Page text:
It seems that in everything I have ever read, the human spirit is the ability to keep going. To always work past the bad, even if it’s still affecting you.
I find it curious that so much of our (human) literature embodies this. Stories and art tend to reflect something in the people or cultures that create them. That being observed, what does it say that there is such a large presence of the idea of never giving up? More over, it seems that in most cases I have observed, it isn’t to the end of some incredible goal. No, rather it seems to be tenacity in the face of ordinary problems and mistakes.
Is life and existence really so hard that continuing is an achievement? Or is it a temptation of quitting? Is a desire to stop a commonality among humans? Is it an insignificant reassurance?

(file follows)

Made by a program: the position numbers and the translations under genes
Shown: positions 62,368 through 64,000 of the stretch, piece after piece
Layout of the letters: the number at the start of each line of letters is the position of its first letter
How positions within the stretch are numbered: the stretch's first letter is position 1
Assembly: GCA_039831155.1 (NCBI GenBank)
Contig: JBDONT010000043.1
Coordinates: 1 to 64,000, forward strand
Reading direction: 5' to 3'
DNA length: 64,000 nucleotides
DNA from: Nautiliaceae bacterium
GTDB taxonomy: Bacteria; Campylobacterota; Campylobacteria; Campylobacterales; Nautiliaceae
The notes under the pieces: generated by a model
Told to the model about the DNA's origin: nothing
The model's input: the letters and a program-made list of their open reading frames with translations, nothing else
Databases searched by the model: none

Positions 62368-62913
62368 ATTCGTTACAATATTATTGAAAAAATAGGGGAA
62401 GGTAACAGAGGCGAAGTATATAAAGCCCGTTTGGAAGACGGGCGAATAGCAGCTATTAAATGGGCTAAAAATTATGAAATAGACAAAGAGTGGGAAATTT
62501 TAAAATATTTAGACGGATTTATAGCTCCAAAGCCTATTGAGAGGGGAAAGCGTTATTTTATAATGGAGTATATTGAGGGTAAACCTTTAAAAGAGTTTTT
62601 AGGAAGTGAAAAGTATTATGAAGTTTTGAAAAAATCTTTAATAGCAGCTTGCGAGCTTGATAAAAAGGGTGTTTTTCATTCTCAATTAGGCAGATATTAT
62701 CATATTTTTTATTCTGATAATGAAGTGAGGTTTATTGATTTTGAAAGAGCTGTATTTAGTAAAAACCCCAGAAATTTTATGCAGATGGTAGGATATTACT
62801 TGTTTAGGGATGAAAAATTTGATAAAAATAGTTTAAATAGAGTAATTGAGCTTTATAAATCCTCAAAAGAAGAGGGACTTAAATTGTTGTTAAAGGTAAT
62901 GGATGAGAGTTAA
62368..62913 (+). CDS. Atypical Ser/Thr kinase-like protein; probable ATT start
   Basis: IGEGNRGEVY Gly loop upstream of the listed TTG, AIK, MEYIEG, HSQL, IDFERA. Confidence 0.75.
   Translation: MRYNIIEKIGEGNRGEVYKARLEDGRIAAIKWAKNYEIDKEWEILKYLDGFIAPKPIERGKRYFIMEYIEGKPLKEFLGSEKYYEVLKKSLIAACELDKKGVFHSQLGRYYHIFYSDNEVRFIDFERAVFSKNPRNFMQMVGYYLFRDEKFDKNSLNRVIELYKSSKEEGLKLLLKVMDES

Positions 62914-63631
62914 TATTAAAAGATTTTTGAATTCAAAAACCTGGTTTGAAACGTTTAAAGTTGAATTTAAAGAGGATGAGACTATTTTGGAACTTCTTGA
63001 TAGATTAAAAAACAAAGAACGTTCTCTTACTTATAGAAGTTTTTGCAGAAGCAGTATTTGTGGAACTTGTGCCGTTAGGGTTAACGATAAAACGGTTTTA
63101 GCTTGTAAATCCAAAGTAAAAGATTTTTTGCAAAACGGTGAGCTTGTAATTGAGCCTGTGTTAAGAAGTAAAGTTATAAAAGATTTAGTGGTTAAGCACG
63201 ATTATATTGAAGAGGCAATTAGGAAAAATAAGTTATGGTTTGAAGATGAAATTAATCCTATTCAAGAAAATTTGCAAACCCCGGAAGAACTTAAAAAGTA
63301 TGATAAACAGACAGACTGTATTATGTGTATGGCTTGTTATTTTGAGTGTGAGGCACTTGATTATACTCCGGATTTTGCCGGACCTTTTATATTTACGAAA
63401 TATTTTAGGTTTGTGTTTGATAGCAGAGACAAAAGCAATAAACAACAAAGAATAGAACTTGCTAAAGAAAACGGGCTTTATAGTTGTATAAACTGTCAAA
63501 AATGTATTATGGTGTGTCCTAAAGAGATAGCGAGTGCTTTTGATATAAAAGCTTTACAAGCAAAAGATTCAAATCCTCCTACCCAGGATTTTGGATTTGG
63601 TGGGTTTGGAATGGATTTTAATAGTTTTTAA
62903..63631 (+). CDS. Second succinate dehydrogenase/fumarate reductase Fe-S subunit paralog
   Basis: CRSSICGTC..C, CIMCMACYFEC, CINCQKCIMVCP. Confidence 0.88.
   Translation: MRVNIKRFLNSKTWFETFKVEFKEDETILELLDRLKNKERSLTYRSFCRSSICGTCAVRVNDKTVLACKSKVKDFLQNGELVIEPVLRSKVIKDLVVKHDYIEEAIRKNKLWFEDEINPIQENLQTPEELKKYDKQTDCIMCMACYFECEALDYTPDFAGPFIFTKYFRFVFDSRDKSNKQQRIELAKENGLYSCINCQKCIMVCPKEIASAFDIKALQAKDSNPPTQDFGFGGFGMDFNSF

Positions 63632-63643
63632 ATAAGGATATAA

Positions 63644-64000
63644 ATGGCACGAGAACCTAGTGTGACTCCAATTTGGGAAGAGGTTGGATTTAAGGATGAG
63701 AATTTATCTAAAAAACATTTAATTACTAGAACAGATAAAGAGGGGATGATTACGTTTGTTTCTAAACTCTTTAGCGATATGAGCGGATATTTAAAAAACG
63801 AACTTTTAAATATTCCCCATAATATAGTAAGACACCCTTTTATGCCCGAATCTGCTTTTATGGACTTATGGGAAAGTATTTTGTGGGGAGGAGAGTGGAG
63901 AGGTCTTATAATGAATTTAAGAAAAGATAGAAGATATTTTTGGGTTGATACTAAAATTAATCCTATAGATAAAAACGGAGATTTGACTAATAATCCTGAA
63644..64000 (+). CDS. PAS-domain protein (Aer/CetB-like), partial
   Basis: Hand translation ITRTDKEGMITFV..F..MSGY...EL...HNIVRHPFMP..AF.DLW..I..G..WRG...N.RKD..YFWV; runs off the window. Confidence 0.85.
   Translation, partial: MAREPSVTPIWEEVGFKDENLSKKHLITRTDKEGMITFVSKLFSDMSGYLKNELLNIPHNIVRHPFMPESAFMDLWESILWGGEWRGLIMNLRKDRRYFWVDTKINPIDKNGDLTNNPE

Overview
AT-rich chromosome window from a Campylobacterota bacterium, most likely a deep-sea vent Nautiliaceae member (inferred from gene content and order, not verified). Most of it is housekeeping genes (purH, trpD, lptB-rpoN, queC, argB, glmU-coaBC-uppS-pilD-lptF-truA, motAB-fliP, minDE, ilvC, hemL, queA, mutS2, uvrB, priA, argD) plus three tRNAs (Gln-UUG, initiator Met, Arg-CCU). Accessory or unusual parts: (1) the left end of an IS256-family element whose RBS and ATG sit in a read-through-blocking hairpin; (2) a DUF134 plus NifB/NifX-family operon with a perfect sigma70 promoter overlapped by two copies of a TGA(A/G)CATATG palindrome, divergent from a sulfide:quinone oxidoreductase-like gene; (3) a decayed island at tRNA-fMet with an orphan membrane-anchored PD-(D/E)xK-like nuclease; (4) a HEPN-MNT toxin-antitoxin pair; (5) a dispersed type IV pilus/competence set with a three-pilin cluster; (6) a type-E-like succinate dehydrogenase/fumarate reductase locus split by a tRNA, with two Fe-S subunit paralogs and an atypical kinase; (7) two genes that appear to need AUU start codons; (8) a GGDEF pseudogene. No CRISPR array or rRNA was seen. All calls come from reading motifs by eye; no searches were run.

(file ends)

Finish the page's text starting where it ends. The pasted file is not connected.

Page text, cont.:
I don’t know.
However, it does seem that most of humanity would agree that an individual should always keep moving forward.
“Common sense is the most fairly distributed thing in the world, for each one thinks he is so well-endowed with it that even those who are hardest to satisfy in all other matters are not in the habit of desiring more of it than they already have.”—Rene Descartes
In a perfect world a good person would have a good life, but we don’t live in a perfect world.
Perhaps if you stick to you principles, and know that you have behaved to your virtues, than you should be happy, even if you have no robust gain. Knowing that you tried should be enough. All the outside factors are just Que Sera Sera.
“He who knows only his own side of the case knows little of that. His reasons may be good, and no one may have been able to refute them. But if he is equally unable to refute the reasons on the opposite side, if he does not so much as know what they are, he has no ground for preferring either opinion”—John Stuart Mill, On Liberty